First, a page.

- In 2021, about 8.4 million people globally had type 1 diabetes.
- There is currently no cure for type 1 diabetes and those with the condition have to provide their body with missing insulin for their entire life.
- The Food and Drug Administration (FDA) recently approved a new therapy for type 1 diabetes called Lantidra.
- Studies show after receiving Lantidra, some study participants did not need to administer insulin for more than 5 years.
Currently, there is no cure for type 1 diabetes. The main treatment for type 1 diabetes is providing missing insulin through injections or a pump.
In late June 2023, the Food and Drug Administration (FDA)
Two safety and efficacy studies found that 21 participants who took Lantidra did not need to administer themselves insulin for a year or more.
Twelve of those participants did not need to take insulin for up to 5 years, and 9 did not need insulin for over 5 years.
Lantidra was developed to assist people with type 1 diabetes who are unable to hit healthy blood sugar levels because of repeated episodes of low blood sugar, despite intensive diabetes management and education.
“A subset of patients with type 1 diabetes cannot control their blood sugars, despite [the] use of [the] best available insulin delivery technology and expert care,” Prof. Jose Oberholzer, ordinarius and chair of the Department of Visceral and Transplant Surgery at the University of Zurich, Switzerland, explained to Medical News Today.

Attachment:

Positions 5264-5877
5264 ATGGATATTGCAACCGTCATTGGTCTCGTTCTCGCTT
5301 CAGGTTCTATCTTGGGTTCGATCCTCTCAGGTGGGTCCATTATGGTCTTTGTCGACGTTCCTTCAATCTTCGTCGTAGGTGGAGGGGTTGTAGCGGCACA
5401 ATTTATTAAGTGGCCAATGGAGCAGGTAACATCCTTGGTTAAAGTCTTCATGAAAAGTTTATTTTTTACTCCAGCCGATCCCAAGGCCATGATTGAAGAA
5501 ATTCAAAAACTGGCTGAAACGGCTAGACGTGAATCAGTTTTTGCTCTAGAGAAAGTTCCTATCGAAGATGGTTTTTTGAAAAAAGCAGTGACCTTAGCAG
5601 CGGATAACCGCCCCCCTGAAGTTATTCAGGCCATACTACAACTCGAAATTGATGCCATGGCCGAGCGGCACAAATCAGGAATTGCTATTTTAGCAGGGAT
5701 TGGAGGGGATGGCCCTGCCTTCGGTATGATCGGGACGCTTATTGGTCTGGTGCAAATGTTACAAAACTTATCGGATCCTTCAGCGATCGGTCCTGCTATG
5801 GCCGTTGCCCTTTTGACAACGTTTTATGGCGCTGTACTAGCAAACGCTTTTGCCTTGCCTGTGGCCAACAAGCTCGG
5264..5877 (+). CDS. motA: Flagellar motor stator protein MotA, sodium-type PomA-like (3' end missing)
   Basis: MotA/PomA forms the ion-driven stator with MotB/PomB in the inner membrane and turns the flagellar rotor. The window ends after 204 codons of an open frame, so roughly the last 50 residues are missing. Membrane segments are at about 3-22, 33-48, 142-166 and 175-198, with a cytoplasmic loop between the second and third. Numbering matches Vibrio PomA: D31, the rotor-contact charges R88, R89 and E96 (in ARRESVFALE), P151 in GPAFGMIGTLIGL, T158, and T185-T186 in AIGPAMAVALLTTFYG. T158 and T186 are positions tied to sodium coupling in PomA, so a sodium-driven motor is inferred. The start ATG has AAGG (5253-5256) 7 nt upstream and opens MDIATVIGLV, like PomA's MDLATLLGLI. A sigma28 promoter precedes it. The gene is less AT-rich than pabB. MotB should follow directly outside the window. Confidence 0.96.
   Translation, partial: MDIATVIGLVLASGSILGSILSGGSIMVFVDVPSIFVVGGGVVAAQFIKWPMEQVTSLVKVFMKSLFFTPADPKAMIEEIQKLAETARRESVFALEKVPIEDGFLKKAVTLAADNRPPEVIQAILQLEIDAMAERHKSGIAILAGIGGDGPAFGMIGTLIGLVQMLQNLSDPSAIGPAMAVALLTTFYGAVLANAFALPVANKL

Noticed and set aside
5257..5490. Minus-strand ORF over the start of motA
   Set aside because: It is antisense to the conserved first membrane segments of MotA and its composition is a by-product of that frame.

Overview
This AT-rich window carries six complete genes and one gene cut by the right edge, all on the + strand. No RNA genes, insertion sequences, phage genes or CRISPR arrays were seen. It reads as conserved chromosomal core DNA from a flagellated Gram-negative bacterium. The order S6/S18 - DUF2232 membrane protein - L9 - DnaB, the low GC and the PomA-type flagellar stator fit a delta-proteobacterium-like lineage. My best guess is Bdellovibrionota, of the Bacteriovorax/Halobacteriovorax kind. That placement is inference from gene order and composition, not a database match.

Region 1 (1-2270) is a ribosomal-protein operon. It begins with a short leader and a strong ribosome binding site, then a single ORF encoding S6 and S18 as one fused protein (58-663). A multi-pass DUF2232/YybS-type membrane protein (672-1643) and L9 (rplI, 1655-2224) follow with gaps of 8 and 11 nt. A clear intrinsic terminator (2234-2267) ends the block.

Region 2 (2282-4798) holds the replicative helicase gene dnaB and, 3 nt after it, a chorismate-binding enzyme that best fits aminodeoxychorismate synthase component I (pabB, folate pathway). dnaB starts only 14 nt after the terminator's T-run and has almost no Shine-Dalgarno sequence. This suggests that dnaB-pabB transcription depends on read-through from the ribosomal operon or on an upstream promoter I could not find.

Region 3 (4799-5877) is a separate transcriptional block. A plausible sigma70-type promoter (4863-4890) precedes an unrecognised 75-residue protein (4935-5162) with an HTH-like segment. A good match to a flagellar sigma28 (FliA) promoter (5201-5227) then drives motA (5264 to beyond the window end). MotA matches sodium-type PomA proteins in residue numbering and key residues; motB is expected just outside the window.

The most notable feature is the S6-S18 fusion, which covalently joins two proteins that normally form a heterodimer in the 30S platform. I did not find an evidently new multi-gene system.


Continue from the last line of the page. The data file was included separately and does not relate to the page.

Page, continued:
Prof. Oberholzer was a lead researcher on both of the clinical studies behind Latindra, and founder of CellTrans Inc., the company that produces this therapy.
“For those patients, recurrent low blood sugars can make their lives and lead to potentially life-threatening situations. For these patients, an islet cell transplant can offer great [relief] and can be considered life-saving,” he noted.
“In the U.S. alone, there are about 50,000 patients among the 1.5 million patients with type I diabetes that could benefit from this treatment,” the researcher added. “The goal of the
Lantidra is an allogeneic (donor) pancreatic islet cellular therapy. In other words, Lantidra uses cells taken — or isolated — from human organ donor pancreases.
“In the process, the donated pancreas is digested in a special chamber using specific enzymes that allow [it] to break the islets out of their natural environment,” Dr. Oberholzer detailed.
“In [a] subsequent process, the insulin-producing islets are purified from the rest of the pancreatic tissue using a density gradient. Once the islets are isolated, purified, and put for a short time in cell culture, the cell preparation is infused into the liver of the recipient,” he explained.